“I want to prevent others from enduring what I endured,” Cohen said. “I’d rather see that happen than go through court. I know [the guards] deal with a lot, but something needs to change … The cases can’t be linked in court, but they can be linked in the court of public opinion.”
By Paul Wellman
Darr Weagraff died when he was 58 years old, and the recently released coroner’s report said his cause of death was inconclusive.
The former Jaguar restorer and martial arts instructor had hip-replacement surgery on February 13, 2009, and seemed to be recovering well, but mysteriously became agitated and paranoid on February 18. Neither doctors nor the County Coroner’s Office — which immediately began investigating the suspicious death but only wrapped up its report this month — could explain why his mental status changed so dramatically so quickly.
Whatever the cause, Weagraff acted out violently by ripping his room’s dry erase board off the wall and smashing a window. Security personnel — including guard Steve Sherwin — forced Weagraff into restraints, but he continued to resist into the next day, kicking and screaming. When a nurse noticed the next night that Weagraff’s right leg was “swollen and shortened,” it was discovered that his femur had snapped four inches above the knee. A doctor concluded that the break was caused by “torsion type force” — as if the bottom of his leg was kept still while his body turned — and that it had nothing to do with the hip surgery.
Hours after it was noticed, Weagraff went into cardiac arrest and became unconcious. After a week, he was taken off life support and, shortly therafter, died. The final coroner’s report, which includes accounts from nearly two dozen doctors and nurses, ruled the cause of death “undetermined,” pointing to a long list of previous health problems: degenerative joint disease, Hepatitis C, and a history of skin cancer and polio. “There is no significant evidence to support, or completely rule out, any cause of death,” it states, nevertheless noting that Weagraff “was a well-developed, well-nourished adult” at the time of his death.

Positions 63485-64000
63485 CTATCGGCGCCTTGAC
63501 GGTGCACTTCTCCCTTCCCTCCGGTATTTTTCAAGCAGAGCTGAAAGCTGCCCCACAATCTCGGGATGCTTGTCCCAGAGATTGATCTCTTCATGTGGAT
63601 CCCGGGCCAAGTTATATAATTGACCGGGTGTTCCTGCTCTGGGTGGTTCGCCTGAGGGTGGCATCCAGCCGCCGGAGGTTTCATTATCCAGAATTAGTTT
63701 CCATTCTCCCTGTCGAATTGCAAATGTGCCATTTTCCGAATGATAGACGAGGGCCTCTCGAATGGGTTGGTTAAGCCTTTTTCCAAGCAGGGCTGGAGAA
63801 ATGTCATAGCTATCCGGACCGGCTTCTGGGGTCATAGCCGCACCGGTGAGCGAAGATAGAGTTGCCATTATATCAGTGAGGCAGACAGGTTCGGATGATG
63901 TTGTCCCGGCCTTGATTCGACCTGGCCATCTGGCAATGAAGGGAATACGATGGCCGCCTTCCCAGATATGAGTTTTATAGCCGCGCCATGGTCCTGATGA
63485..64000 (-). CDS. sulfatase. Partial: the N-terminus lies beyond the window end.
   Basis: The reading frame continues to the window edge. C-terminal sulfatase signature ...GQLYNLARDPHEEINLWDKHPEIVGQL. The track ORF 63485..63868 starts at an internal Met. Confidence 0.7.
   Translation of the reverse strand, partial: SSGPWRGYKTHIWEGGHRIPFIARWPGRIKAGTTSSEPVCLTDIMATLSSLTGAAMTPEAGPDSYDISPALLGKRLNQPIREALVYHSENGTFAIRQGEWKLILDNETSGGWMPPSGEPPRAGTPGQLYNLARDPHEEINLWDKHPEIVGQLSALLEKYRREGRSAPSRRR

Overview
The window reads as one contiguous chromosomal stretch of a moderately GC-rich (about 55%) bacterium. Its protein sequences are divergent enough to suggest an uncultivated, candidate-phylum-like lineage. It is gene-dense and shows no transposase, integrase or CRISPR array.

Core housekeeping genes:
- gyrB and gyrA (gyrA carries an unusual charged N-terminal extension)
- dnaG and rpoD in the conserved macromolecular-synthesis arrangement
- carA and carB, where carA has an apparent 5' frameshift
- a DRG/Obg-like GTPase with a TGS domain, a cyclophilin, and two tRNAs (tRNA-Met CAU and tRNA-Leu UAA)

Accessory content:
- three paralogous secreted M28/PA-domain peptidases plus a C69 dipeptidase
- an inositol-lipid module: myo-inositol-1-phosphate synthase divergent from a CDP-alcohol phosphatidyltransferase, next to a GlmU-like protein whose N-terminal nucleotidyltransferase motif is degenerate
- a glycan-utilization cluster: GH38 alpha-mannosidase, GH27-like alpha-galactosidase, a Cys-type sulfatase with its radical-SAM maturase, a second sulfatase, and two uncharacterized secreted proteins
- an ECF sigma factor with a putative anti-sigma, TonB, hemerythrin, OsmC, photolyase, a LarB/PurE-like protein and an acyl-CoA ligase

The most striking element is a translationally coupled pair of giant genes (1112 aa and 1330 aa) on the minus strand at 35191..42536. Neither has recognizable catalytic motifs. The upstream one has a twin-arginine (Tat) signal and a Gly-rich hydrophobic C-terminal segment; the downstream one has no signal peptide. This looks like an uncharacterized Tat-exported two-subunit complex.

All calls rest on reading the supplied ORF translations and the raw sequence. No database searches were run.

But the coroner’s report also notes that Cottage failed to produce information that could have helped the Sheriff’s Department in its investigation. When detectives tried to ask guards about the broken femur — the cause of which remains unknown — they were only allowed to speak with them after speaking with Cottage attorneys, who were present during the actual interviews, as was an attorney for the county. None of those interviews were recorded. And when more data did arrive, it came in a jumbled mess. “The decedent’s vast and voluminous medical records from Santa Barbara Cottage Hospital were not in chronological order, and they were only available in a way that made them difficult to understand. Some of the medical records were illegible,” the report reads. “In addition, the Coroner’s Office was denied access to Santa Barbara Cottage Hospital’s internal review of the incident and any additional records beyond the decedent’s initial care records.” The Coroner’s Office also wasn’t notified about Weagraff’s death until three hours after he died (via a brief call from a hospital staffer who reported “a suspicious death”), and it was unable to get good toxicology results because hospital staff didn’t take a blood sample during the critical time frame.